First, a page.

Behind the scenes of Airmageddon - Licensing.biz

Behind the scenes of Airmageddon

With drones drumming up more and more interest with consumers, now the CBBC is readying to launch its very own drone contest show. Here Jade Burke goes behind the scenes of the Airmageddon TV set to see how difficult it is to fly a drone and what its creator Steve Carsey has planned for the series.
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As I make my way to Bedfordshire I am unsure what to expect from a new kids TV series that is featuring drones, but if the two enormous Airship hangars that greet me are anything to go by, I am expecting big things.

The hangars truly are titanic in their size, and I’m told that scenes from iconic films such as Batman Begins, The Dark Knight and Inception were filmed in one. But now the hangars are home to a very different kind of show, which is known as Airmageddon.

From the producers of Robot Wars and DHX in association with Conceive Media, the brand new show will see kids pit their flying abilities against each other using drones through a series of competitions and challenges.

Walking into the hangar I can’t wait to see the studio where the show is being filmed, and soon enough I am on the tour and taken up some rickety steps to get a glance of the set from above.

In the distance I can hear the hum of a drone buzzing around the set, which is being controlled by one of the kids who have made it into the competition. They are guiding the drone around an assault course from a glass container in the centre of the set, known as the crow’s nest.

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The course is littered with all sorts of challenges, including different sized hoops the drone must go through, as well as bars that the kids have to guide their drone under or over.

Watching the drone flying around is transfixing, but before I know it it’s tumbling down and has crashed onto the concrete floor. Despite the fall most certainly resulting in some expensive handiwork to fix it, I am told that these kinds of crashes ‘make the show’.

Airmageddon is the brainchild of Steve Carsey, who also produced Robot Wars, and he believes the show has traction to become global.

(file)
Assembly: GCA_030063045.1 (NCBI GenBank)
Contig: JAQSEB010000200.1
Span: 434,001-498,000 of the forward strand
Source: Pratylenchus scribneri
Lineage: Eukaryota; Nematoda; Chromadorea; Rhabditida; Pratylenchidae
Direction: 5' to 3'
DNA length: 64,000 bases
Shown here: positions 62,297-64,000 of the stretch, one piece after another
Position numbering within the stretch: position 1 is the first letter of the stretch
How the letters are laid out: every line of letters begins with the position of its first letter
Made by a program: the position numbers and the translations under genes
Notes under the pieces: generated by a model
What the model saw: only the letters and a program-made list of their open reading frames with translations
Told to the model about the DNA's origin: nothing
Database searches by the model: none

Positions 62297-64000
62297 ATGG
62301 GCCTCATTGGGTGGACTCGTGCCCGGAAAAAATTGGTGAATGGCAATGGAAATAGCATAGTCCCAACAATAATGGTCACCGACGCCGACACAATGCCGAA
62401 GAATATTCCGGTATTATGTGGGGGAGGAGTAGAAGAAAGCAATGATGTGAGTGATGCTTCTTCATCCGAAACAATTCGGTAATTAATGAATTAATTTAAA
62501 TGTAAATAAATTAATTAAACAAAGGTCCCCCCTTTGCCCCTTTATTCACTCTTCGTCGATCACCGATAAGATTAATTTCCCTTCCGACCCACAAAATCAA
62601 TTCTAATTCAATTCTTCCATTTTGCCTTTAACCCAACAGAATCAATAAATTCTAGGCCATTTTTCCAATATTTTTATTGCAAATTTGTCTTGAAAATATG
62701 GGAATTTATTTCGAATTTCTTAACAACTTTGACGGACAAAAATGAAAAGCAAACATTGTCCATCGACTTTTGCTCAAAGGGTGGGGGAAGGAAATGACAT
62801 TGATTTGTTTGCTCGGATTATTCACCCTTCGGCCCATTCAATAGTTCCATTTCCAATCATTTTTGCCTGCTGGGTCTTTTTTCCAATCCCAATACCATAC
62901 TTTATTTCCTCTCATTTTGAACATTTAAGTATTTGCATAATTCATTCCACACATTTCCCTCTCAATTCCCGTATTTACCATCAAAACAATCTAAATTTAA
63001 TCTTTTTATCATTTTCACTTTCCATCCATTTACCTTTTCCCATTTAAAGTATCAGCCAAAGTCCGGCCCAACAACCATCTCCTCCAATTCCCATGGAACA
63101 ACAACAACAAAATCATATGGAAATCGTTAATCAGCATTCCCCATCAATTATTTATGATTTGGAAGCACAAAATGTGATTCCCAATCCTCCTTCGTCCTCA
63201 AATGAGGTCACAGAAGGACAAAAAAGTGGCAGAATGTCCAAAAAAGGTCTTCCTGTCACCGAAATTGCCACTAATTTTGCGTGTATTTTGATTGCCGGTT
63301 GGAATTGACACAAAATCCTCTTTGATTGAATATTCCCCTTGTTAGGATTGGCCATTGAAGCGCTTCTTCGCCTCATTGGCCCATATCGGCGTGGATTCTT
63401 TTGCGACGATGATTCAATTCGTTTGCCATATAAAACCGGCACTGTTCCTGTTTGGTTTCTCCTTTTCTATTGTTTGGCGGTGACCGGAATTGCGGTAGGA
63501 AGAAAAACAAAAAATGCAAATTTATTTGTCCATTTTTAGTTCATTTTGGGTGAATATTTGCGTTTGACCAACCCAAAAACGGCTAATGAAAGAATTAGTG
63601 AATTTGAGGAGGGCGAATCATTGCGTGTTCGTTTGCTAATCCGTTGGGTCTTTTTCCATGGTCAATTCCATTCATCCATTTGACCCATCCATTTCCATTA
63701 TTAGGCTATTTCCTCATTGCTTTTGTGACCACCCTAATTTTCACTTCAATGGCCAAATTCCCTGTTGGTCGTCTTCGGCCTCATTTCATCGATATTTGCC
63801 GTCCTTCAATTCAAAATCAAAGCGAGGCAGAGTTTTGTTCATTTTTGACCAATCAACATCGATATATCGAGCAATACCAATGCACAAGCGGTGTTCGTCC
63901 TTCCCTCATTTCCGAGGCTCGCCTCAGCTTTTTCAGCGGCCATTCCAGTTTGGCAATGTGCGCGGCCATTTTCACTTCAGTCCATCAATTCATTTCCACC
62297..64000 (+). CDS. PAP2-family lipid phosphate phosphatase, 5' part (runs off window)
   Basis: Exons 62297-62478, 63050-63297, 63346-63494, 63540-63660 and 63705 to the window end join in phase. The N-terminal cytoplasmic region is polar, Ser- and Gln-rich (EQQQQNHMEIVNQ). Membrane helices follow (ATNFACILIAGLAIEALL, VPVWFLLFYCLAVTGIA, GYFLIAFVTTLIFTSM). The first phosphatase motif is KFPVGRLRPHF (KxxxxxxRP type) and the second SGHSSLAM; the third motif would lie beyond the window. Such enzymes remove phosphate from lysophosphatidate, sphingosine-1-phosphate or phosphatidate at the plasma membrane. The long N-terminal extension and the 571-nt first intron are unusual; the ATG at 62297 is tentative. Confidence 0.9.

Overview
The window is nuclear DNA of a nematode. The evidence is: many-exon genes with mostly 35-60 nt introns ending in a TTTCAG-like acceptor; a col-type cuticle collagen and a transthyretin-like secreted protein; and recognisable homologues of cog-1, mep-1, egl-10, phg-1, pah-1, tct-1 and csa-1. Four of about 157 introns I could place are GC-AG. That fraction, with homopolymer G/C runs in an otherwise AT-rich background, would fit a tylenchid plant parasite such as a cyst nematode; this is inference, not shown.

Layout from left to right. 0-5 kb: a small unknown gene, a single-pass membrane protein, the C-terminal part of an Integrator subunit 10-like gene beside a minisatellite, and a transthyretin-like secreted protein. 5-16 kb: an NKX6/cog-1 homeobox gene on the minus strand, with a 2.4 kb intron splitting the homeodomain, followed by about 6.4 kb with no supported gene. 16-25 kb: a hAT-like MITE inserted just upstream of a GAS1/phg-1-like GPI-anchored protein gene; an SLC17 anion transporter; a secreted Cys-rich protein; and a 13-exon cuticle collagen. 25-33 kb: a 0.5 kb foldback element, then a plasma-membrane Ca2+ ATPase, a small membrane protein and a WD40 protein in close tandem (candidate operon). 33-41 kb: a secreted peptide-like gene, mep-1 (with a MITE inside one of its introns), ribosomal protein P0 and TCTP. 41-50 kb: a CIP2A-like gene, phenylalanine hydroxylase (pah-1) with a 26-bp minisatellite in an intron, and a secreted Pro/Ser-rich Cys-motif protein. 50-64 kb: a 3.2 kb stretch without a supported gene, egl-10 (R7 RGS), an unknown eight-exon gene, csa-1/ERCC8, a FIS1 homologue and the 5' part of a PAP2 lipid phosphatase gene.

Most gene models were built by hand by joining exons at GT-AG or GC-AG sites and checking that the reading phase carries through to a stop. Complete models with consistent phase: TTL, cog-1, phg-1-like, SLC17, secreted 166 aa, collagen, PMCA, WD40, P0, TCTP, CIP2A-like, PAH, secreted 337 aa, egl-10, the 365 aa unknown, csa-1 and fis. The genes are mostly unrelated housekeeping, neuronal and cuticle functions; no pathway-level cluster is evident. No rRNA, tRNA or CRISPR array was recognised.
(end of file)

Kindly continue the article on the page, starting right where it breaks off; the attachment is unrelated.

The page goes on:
He tells me: “If Airmageddon sells around the world and becomes recognised that will be brilliant, because I think drones are a universal phenomenon and this show will work all over the world.”

At the moment the second series for the show is being filmed, with the first series set to hit screens from February 20th to 26th.

Once the drone training is finished, I’m guided down to the set where I am offered the chance to walk through the Airmageddon branded doors, complete with smoke, and I couldn’t resist the opportunity.

This just goes to show how much enjoyment kids must get from taking part in the show, despite the fact that some drones have been depicted negatively in the press.

“I think sometimes drones get a bad press and it’s too easy for new technology to be misunderstood or abused,” explains Carsey.

“We can’t escape the point that drones are going to be here forever now, they’re going to grow, and they’re going to touch our lives in more interesting ways. And of course we have to be responsible for how they’re used and how they touch our lives, but this show is showing just how amazing they are and just what is possible with the technology.”

Next up I’m taken to meet some of the resident drones, including the Wasp, Dragon and Pig. Each have been decked out with bold iconic features, such as a sting for the Wasp, a snout for the Pig and horns for the Dragon.

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I can’t help but think how great these characters would look downsized as a toy on shelves in stores, and it’s a possibility according to Carsey. “Certainly there’s no guarantee there will be toys on shelves, but we know one day hopefully there will be and we have created a foundation creatively for that to happen,” he comments.

Just looking across the set and the types of drones that star in the show, I can see there is a great deal of technology embedded within it, but Carsey doesn’t want to stop there.

Carsey says: “There are all sorts of things coming down the line in terms of cameras and GPS technology, which will allow us to be more ambitious and braver with the kind of games and the challenges we have created. Fingers crossed that we end up recording more shows.”

It’s now my turn to have a go at flying a mini drone. Despite my earlier thoughts that guiding a drone around must be really easy, I was terribly wrong. It turns out flying a drone is quite tricky as you must maintain the hover control of the drone, whilst also turning left or right, and up or down.

When asked if he is a drone flyer, Carsey tells me: “No, I have had a go and it’s actually really, really hard.”

Luckily I’m not the only one then.

Even though I struggled to grasp the flying capabilities kids seem to pick up so easily, Carsey is hopeful that the TV show will be able to continue getting harder to keep the competition fierce.

“What is relevant is what we think the kids will be able to achieve and do – keeping that level of difficulty really high, whilst keeping the production values and visuals really impressive,” adds Carsey.

“We can’t get so far ahead of ourselves that we create a show that is unfair or is impossible for the kids to compete. But I know without any hesitation that the kids will get better and we will find better and better kids to compete, and as we do that the show will get bigger and better.“

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